MD. - One of the elements that are found in almost all of your dishes is the use of herbs, and indeed Catalunya has a long tradition of using herbal remedies. Do you consciously make use of this marvellous pharmacopoeia in your dishes? OV. - Of course, our menu is created very consciously. Right now we are working with things called coastal halophytes. In Blanes we’ve been able to find colonies of rupiculous plants and sea fennel that we have been able to collect ourselves. In doing so we’ve been able to revive a tradition that has almost been lost in coastal villages in Catalonia but has been maintained in the Balearic Islands because of their tradition of pickling sea fennel. In the same way we also conduct Research and Development into raw materials and we distance ourselves from our own tradition and incorporate influences from other cultures, such as a sauce made from fermented salt marsh vegetables from Korea. In short, whether you follow one school of cooking or another is not as important as working from a perspective of respect and conscience. As well as slow food and KM0 we also like to be conscious of recycling, and that entails a life philosophy. MD. - How did Sentits as a project come about? OV. - El Sentits de Blanes came fr om a wor ry about doing something fulfilling. I star ted in this trade 30 years ago in a restaurant in Artès, an inn/guesthouse called Cal Corder. A family who were friends with one of my uncles had bought the place. Meanwhile I wanted to go to culinary school, and seeing as I come from a family of cooks who know full well that this a profession that involves a lot of sacrifice, they wanted to persuade me not to go into it. But that summer only helped to reaffirm my belief in my vocation, and there was no turning back. At the Sant Narcís Culinari School in Girona I had the pleasure of learning from great masters such as Manuel Romero, Joan Roca and Salvador Bruguès amongst others. Great professionals that we met at the same time that old building, which had been originally set up as the trade union school, and the inauguration of the new building, a great milestone of transition. I did my training and professional development in the north and after that I went to work in Scandinavia with some friends where we after a while decided to go at it alone and in 2000 we won our first Michelin star at Oro in Oslo. That really puts you on cloud nine but after a while things take a turn for the worse as stress and pressure builds, so after a year and a half I decided to go back to Catalunya. I worked in a couple of different places before we decided to open a restaurant ourselves, to start enjoying things. Obviously it is a business, but we’ve managed to reach the stage where the whole Sentits team can live and enjoy what we’re doing.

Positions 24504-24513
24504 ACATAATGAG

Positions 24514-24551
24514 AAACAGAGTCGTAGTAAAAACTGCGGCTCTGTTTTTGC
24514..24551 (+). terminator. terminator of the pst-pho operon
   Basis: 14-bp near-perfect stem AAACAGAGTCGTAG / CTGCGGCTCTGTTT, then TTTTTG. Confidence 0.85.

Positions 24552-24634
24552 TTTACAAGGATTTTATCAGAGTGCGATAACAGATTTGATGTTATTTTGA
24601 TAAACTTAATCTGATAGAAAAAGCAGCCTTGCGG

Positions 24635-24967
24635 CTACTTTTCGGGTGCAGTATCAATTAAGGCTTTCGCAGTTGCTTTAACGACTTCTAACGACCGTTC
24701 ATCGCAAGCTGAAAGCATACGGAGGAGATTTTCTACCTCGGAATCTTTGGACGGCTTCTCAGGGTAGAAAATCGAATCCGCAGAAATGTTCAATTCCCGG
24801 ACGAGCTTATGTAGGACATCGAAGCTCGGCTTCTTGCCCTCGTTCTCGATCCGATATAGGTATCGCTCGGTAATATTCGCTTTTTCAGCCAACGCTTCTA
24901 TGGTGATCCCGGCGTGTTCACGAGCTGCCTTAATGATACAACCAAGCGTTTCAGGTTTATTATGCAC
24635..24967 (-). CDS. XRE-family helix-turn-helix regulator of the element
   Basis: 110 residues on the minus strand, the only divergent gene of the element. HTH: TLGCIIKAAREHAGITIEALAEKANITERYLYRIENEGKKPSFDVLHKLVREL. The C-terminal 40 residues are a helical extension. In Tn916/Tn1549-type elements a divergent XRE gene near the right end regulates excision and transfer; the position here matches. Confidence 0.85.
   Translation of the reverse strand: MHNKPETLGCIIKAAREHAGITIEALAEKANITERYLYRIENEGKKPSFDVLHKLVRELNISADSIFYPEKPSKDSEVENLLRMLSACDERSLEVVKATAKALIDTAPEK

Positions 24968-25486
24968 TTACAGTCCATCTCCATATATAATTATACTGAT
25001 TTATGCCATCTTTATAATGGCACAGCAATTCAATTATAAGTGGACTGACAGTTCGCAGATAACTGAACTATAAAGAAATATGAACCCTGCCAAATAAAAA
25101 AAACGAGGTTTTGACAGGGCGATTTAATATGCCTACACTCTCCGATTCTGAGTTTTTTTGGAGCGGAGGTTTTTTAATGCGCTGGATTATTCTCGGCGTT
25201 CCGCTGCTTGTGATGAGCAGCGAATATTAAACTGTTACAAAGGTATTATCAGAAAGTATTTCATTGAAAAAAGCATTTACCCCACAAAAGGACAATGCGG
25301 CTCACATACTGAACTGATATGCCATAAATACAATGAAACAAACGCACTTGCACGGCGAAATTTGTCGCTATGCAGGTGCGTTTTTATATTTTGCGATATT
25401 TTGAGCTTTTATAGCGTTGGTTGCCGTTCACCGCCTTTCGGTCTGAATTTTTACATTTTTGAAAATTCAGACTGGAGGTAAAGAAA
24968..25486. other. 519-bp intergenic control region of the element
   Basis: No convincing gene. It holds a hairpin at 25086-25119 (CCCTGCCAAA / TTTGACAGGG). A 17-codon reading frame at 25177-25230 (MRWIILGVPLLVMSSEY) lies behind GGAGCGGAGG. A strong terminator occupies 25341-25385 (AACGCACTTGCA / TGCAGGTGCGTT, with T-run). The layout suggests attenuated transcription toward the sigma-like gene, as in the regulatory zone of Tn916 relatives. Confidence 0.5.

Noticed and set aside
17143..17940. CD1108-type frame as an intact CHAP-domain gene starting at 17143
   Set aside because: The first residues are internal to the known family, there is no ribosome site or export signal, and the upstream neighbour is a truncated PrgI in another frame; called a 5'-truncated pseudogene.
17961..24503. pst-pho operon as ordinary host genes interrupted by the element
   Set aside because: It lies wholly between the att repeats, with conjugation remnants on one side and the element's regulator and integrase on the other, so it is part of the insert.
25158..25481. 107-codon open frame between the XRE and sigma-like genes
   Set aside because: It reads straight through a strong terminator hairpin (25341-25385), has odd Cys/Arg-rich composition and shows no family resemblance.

Fonell Mari (Sea Fennel)